Vestas announced that elements within the company’s internal IT infrastructure was penetrated, with data confirmed to have been compromised.
Denmark-based renewable energy provider Vestas has announced that the company’s internal IT systems were penetrated on the 19th of November, with the data confirmed to have been compromised.
While the investigation as to the cause of the cyber attack is still ongoing, Vestas announced that there is no evidence of the penetration impacting third-party operations. Vestas elaborated, describing third-party operations as being customer and supply chain operations.
In response to the penetration, the company has shut down several IT systems though the company’s manufacturing, construction and service teams continued to work.
Cyber security specialists and businesses have however vented their frustration, citing a lack of communications from the company.
— Lars Karlslund (@lkarlslund) November 20, 2021PROMOTED CONTENT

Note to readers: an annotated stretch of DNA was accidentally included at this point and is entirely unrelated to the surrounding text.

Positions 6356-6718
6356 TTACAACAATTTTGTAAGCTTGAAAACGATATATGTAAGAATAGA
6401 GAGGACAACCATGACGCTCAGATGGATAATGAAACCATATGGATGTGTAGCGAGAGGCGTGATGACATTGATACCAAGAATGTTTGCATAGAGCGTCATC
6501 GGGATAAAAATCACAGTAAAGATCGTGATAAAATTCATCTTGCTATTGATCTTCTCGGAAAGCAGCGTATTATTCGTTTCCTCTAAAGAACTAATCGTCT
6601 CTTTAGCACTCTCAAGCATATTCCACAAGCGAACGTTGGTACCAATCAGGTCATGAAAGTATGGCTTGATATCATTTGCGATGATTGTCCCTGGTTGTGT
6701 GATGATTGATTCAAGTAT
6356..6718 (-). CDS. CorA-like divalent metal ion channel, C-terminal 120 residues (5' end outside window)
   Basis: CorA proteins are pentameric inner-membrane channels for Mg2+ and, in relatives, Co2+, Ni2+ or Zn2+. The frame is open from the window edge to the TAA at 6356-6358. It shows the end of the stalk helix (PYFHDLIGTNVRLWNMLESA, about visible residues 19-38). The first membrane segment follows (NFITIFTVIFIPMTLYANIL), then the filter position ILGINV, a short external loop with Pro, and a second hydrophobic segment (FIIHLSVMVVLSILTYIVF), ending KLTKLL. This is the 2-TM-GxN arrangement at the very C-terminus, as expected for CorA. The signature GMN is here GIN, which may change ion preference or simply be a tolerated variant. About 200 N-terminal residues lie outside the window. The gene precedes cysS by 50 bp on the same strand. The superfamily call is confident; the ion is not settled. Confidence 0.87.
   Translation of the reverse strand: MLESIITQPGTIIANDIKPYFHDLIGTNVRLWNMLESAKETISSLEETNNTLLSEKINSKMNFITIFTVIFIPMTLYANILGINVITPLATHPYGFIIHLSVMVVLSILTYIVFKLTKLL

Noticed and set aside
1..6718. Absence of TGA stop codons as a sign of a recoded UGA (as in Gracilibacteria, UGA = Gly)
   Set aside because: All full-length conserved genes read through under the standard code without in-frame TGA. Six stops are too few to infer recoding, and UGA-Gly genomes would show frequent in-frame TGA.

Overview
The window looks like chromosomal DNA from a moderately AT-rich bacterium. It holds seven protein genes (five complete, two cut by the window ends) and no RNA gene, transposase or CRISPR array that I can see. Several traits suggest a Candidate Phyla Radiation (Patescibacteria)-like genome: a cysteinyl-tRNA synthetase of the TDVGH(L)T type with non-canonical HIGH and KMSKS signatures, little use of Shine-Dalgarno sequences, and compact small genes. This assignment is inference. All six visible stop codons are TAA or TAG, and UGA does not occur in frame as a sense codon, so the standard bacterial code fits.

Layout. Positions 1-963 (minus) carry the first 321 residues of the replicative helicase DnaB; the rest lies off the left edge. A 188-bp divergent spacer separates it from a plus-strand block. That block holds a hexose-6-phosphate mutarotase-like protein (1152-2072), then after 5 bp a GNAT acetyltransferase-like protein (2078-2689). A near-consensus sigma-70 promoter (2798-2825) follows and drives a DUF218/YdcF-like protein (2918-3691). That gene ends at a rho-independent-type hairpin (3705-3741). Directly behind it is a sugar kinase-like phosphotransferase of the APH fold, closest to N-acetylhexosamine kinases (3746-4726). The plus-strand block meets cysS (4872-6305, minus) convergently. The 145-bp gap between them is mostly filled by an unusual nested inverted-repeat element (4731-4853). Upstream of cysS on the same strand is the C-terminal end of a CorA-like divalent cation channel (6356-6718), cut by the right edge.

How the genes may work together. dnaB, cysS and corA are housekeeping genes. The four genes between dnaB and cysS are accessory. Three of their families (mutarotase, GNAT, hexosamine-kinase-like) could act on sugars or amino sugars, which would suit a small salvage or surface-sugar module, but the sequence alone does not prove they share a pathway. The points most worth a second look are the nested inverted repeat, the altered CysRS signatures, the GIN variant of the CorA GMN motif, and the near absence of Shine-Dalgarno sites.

Around the world, critical civilian infrastructure has been targeted by cyber gangs.
In early November, Cyber Security Connect reported that Sunwater, one of Queensland’s largest water suppliers, fell victim to a nine-month-long cyber security attack.
Throughout the hack, analysts believe that the cyber criminals placed files on the organisation’s web server to drive traffic to an alternative website.
The confirmation of the attack came as Queensland’s Auditor-General released a report detailing the vulnerabilities of the state’s water infrastructure to potential cyber attacks.
“We continue to identify significant control weaknesses in the security of information systems. All entities must have strong security practices to protect against fraud or error and significant reputational damage,” the report read.
Speaking to an ABC reporter, a Sunwater spokesperson confirmed that no personal data had been taken and that the organisation was in the process of improving their security protocols.